So to get to the actionable goals, we have to work backward. For the sake of this exercise, let’s say the sales revenue is $10k. So, John (our hypothetical rep) needs to close 5 clients by the end of the month.

And to close a client, John needs to do a demo. But only 20% of demos actually close the deal.

Perfect. John needs to demo 25 clients this month. So, he’ll have to do 2 or even 3 demos a day as he heads toward the end of the month.

So let’s say 10% of sales calls end up in a demo.

That means John will have to call 250 prospects to get 25 demos.

Now we factor in time – and here’s where we can start to see if our goal is realistic.

Let’s average 10 minutes per call and 60 minutes per demo.

So that’s (10*250)+(25*60) / 60.

Which brings us to around 67 hours in total. So this goal is more than achievable in a month’s time. We may even want to raise the bar a little. But if this is what we need and want this month, good.

Now we can set tiered goals – with bonus incentives for reaching the higher tiers.

Or split the goals into weekly milestones. Maybe 150 calls (or emails) for the first week. Then 50 calls and 7 demos. Then 50 calls and 8 demos. Then 10 demos.

Or whatever makes the most sense.

5 Examples of Sales Goals for Reps

Using the above method, let’s look at a few examples of sales goals examples:

Example #1

Bad: $300k this quarter.

Better: $100k per month.

Great: $25k per week.

Example #2

Bad: Close 10 clients this month.

Better: Make 250 Outreach calls and 20 live demos to close 10 clients this month.

Great: 63 calls and 5 demos per week.

Example #3

Bad: Generate 30 new leads this month.

Better: Make 120 sales calls to generate 30 new leads this month.

Great: 30 calls per week.

Example #4

Bad: 35% boost in sales this month.

Better: Close 15 more clients this month.

Great: 20 cold calls per day.

Example #5

Bad: $50k in profits this month.

Better: $150k in revenue this month.

Great: 50 sales calls per week.

You get the idea. Break the goals into actions, and set the smaller sales goals your sales rep will need to fulfill. Or, like the first example, bite-sized chunks. Looking at the big picture right off the bat can often overwhelm your sales team.

How to Track Your Sales Goals Effectively

As we’ve mentioned, actions are, in essence, more measurable than a $ amount on its own.

But manually measuring these sales team actions can be a pain. Yet it’s important that we do.

But it’s important to test whether your current toolset can measure these metrics first.

It could be viable to have each rep track their own figures manually. But it can also waste time that could otherwise be used for selling. However, if you have no other choice, tracking the figures and taking the wasted time on the chin is best.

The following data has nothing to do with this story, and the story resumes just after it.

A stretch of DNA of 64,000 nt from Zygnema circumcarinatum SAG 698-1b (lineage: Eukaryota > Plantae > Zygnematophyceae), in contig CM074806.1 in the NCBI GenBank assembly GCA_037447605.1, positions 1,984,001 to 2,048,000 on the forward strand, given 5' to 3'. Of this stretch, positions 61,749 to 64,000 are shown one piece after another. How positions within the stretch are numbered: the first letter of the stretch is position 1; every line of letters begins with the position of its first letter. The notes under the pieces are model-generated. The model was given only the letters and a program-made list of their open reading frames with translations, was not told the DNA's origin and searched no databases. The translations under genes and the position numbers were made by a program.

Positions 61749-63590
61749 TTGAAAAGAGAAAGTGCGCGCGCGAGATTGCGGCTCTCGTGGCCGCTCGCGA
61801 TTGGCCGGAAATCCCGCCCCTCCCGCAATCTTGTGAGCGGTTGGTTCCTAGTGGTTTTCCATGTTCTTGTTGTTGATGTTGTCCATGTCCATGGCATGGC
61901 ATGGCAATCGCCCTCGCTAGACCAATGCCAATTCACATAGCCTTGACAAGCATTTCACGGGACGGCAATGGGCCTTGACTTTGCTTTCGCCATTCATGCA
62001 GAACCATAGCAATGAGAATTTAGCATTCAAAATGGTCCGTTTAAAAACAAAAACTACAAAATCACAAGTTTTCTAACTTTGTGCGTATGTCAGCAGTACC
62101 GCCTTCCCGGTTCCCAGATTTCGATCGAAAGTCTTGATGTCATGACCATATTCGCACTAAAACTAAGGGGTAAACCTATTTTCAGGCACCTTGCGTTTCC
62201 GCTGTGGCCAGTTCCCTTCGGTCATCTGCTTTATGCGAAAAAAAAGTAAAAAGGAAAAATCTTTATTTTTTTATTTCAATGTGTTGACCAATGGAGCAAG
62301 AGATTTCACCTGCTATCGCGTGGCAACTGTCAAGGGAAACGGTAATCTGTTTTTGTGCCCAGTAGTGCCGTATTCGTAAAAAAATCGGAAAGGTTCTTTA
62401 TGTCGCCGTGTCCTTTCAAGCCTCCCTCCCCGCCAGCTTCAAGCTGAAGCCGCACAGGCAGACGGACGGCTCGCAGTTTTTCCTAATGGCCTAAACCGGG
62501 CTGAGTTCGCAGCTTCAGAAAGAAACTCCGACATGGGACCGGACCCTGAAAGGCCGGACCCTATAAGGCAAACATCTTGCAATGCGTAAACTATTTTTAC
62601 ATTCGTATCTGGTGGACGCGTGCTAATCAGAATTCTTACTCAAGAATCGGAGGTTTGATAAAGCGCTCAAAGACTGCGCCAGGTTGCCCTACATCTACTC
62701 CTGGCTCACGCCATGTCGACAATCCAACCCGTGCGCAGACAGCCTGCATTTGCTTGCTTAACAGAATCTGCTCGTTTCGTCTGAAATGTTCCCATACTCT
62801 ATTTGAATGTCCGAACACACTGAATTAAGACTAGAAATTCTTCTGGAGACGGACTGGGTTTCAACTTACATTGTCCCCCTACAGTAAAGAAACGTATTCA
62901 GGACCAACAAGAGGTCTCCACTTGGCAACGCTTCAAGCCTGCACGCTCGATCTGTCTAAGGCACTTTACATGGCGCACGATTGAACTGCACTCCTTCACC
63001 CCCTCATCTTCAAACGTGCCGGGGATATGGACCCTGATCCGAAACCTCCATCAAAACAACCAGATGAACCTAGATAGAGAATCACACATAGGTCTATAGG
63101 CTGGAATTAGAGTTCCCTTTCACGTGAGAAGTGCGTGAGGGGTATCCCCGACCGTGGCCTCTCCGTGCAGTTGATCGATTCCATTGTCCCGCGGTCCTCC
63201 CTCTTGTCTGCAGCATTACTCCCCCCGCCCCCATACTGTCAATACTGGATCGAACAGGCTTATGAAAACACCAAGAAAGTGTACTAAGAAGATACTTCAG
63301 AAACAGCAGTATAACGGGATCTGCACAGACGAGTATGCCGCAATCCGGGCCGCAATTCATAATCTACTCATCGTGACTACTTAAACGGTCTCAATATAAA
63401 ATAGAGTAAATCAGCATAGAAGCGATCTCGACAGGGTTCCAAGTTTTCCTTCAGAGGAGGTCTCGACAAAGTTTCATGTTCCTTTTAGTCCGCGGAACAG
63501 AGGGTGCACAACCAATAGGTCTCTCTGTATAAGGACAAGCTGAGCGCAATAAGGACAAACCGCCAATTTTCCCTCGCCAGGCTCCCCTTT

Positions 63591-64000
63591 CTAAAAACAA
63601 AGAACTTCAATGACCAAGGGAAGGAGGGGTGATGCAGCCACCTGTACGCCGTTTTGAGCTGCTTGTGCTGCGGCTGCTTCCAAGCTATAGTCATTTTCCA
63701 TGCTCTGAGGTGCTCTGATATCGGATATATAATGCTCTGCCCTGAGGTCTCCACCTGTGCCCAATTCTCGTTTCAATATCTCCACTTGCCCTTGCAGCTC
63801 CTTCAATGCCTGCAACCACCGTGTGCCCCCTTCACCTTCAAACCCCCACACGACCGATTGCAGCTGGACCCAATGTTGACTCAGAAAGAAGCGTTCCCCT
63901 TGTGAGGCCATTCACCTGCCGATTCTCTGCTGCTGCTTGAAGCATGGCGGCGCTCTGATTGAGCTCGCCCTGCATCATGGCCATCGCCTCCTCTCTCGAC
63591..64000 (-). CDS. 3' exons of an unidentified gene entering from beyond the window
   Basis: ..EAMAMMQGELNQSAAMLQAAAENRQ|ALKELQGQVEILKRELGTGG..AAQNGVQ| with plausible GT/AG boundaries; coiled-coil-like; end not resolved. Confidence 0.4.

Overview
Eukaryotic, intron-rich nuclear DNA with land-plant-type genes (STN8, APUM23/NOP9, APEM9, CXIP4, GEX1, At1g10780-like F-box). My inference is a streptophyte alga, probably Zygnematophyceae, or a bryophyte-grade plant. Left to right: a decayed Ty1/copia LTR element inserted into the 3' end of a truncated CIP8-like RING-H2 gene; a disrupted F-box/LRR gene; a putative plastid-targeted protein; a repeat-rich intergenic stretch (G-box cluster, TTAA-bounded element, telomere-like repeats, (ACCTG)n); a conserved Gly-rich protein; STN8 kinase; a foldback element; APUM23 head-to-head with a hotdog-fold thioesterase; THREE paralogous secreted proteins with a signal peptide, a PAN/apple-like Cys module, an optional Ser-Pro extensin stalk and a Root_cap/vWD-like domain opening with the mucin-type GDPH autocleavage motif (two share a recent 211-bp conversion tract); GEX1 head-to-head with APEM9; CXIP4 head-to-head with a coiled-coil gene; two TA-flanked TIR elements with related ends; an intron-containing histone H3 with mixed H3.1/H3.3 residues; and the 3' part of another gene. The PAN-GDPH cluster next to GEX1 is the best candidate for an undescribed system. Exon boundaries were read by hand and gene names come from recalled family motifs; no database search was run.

They’re helpful when mapping out your action goals.

Tips on Achieving Your Sales Goals

You’ve already got your actionable goals down to the week for each rep in your sales teams. But goals still aren’t being achieved.

Is It the Goals or the People?

First, trace the source of the problem.
Are all your reps (or a high number of them) missing their goals? Then it may be the goals themselves that are too ambitious. It’s good to have challenging goals, but unrealistic goals week after week can grind down morale and lead to an ineffective, uninterested sales team.

It’s important not to make goals too easy. Most humans are cursed with the “just enough” mentality. They won’t go too far beyond an easy goal.

If a few reps repeatedly miss their goals, it’s time to identify the problem individually. Sit them down and have a talk. Try to pinpoint problem areas. And then provide the training they might need.

It’s sad, but sometimes folks lose motivation. And it’s very hard to get it back. If this is the case, it might be time to part ways.

There are a few things you can try before going to that extreme…

Motivate Them

We’ve already mentioned tiered goals. They can be a huge motivation booster. More people are financially motivated than they care to admit. Another obvious motivation booster is ensuring each employee has a clear and effective training plan to keep growing and developing.
As Richard Branson once said,

“Train people well enough so they can leave, treat them well enough so they don’t want to.”

Set Smarter Goals and Start Winning

And there you have it.

You’ve got direction. You’ve got your templates. You’ve even got some extra resources to take this thing further. Additionally, if you need an extra pair of eyes or want to scan through another perspective, here’s a guide to help you set up a realistic growth model.

So start setting smarter, more effective goals. And experience the difference it can make to your business.